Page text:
The loss of infectivity of the G2 null mutants was unlikely to be caused by a loss of tensile strength. We therefore assessed whether their gliding motility was reduced, as is the case with alveolin IMC1a, IMC1b and IMC1h null mutants. Indeed, the gliding motility of G2-KO ookinetes through matrigel was markedly reduced compared with G2/GFP ookinetes expressing functional G2 (Fig. 6). Over a period of 10 min, G2/GFP ookinetes moved a mean distance of 21.7 μm, while G2-KO ookinetes travelled a mean distance of 11.5 μm (n = 40). Accordingly, in this assay gliding motility of the G2-KO ookinetes was only half as efficient as that of its counterparts expressing functional G2. These results show that G2 is not essential for ookinete gliding motility in vitro, but that its disruption does adversely affect the ability of the ookinetes to glide normally. In this assay the gliding speed of G2-KO ookinetes was comparable to that of the similarly shaped ookinetes of parasite line IMC1h-KO, in which the alveolin IMC1h is disrupted (Tremp and Dessens, 2011) (Fig. 6). The manner of gliding through matrigel of G2-KO ookinetes (Video S2) was comparable to that of IMC1h-KO ookinetes (Video S3) and displayed a mild meandering pattern, which was less pronounced than in normal-shaped G2/GFP control ookinetes (Video S1). The same was reported independently for IMC1h null mutant ookinetes (Volkmann et al., 2012). The decreased meandering could be a result of the reduced cell length and otherwise abnormal shape of these mutant ookinetes, or could reflect a more fundamental difference in gliding motility behaviour.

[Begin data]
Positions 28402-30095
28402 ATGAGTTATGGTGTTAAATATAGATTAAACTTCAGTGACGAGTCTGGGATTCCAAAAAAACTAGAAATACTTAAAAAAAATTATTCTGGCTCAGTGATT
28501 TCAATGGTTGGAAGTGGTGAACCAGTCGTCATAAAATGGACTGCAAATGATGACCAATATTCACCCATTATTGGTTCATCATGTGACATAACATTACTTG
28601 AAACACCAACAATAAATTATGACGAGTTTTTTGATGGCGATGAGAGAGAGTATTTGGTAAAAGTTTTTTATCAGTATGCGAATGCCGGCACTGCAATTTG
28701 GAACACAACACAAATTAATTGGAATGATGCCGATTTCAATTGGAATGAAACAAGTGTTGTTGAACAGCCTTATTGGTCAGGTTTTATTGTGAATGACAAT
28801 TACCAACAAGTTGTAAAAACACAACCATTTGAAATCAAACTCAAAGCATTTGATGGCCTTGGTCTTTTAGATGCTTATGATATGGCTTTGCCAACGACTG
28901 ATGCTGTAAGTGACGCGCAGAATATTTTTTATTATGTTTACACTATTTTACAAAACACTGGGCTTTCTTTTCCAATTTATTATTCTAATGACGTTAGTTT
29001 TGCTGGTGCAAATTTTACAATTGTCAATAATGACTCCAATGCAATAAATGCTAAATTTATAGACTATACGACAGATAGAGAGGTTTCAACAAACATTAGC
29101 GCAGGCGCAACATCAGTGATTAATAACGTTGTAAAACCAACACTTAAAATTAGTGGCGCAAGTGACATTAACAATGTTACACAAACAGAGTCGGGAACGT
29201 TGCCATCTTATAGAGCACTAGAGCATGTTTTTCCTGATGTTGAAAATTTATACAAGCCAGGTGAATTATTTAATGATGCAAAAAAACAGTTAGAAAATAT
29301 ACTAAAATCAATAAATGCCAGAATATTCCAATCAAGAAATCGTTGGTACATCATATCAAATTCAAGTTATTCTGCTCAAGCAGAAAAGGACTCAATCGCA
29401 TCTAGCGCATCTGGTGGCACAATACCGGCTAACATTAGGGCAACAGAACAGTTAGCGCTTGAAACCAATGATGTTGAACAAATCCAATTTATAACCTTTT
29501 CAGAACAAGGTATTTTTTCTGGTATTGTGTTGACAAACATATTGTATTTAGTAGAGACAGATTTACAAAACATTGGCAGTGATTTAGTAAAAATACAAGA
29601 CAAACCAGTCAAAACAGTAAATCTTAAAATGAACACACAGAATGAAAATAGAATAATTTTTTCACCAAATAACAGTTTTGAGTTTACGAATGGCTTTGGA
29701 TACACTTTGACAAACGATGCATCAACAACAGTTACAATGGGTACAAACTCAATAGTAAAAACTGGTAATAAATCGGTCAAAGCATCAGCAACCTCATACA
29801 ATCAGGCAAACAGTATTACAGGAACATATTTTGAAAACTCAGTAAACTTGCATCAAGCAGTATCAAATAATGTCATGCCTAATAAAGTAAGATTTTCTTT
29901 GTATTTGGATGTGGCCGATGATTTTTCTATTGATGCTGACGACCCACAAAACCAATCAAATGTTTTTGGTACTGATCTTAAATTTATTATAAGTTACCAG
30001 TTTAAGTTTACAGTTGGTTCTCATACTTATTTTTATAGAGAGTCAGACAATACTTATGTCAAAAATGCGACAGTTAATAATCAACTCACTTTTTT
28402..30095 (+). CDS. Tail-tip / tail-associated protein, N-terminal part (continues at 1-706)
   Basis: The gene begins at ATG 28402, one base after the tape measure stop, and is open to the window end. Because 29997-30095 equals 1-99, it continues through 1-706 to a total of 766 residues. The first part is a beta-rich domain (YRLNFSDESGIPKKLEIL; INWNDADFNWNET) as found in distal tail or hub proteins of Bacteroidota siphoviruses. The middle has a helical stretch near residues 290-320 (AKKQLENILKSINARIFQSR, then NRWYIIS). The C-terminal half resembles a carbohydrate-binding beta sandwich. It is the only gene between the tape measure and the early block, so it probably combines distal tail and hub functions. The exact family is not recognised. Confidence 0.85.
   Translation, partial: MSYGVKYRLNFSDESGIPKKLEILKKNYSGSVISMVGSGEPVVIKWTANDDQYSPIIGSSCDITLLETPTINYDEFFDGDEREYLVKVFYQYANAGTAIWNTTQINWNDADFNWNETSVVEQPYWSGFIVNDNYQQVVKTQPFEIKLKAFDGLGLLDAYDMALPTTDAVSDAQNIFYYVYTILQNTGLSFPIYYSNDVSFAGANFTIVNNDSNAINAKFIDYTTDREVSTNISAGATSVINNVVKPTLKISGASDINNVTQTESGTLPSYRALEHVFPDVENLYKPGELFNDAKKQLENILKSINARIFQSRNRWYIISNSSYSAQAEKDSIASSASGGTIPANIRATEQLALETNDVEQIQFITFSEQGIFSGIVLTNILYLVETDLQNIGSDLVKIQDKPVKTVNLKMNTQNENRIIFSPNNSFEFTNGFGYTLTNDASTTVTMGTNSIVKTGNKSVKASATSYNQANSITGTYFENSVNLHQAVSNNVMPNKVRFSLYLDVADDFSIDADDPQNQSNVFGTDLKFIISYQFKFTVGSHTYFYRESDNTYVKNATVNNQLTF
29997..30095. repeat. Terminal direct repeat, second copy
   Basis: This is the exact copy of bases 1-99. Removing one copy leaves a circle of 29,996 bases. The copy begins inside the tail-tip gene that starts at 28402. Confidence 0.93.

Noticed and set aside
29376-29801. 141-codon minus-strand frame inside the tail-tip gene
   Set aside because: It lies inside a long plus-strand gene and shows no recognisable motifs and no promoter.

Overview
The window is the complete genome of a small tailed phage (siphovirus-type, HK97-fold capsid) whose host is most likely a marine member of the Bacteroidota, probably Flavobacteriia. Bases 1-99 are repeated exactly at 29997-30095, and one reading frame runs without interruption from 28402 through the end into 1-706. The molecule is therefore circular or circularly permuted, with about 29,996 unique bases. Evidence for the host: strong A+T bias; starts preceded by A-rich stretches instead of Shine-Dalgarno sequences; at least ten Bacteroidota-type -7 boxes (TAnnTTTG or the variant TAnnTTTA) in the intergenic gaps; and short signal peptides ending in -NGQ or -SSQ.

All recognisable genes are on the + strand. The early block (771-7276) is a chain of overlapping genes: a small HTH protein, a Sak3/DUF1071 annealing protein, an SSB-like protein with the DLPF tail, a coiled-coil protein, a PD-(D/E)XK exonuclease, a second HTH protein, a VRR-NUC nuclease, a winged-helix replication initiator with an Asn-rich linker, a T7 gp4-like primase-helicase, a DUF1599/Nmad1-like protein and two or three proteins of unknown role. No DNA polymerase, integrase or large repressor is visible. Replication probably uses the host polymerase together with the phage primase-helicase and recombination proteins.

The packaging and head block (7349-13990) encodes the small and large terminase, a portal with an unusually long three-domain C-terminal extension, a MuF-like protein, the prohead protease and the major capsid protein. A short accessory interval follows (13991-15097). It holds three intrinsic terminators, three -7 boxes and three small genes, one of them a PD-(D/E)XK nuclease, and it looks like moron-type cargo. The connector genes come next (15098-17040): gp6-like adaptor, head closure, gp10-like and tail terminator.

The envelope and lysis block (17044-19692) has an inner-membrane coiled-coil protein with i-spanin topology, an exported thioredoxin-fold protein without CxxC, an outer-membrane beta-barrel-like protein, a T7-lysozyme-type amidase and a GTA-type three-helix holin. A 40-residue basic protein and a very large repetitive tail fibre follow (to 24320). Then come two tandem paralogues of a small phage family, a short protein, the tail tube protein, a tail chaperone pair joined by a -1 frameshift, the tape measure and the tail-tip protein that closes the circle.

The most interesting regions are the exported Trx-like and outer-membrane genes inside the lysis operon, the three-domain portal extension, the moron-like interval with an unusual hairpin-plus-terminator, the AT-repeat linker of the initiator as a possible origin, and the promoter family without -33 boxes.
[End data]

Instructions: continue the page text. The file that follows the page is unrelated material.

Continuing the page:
It is known that intracellular calcium has an important function in apicomplexan zoite motility (Lovett et al., 2002; Lovett and Sibley, 2003; Wetzel et al., 2004; Ishino et al., 2006; Siden-Kiamos et al., 2006) and given that G2 possesses a putative calcium-binding domain we tested whether the contribution of this protein to gliding motility was calcium-responsive. If this were the case, it would be expected that motility of G2-KO ookinetes be less affected by reduced intracellular calcium levels than that of ookinetes expressing functional G2. To test this, we assessed ookinete motility in the presence of the intracellular calcium chelator BAPTA-AM, which has previously been shown to reduce ookinete motility through matrigel (Ishino et al., 2006). Intracellular calcium also affects other processes involved in motility, for example the calcium-dependent protein kinase 3 (Ishino et al., 2006; Siden-Kiamos et al., 2006), and an effect of calcium depletion on these processes could mask any effect on G2 function. To minimize this, a concentration of BAPTA-AM was chosen that produced only a relatively small, albeit significant reduction in motility. The presence of 10 μM of the chelator in the matrigel significantly reduced the motility of ookinetes of parasite line G2/GFP (P < 0.001) (Fig. 6). Likewise, addition of 10 μM BAPTA-AM significantly reduced motility of IMC1h-KO ookinetes (P < 0.0001) (Fig. 6), showing that this effect occurs independently from ookinete shape and their initial gliding speed. In contrast, the same treatment reproducibly resulted in a small and non-significant reduction in motility of G2-KO ookinetes (Fig. 6). Calcium depletion thus appears to adversely affect the function of G2 in cell locomotion, because it reduces motility in G2-positive, but not in G2-negative ookinetes. Thus, the contribution of G2 to ookinete gliding motility appears to be at least in part calcium-responsive and independent of cell shape.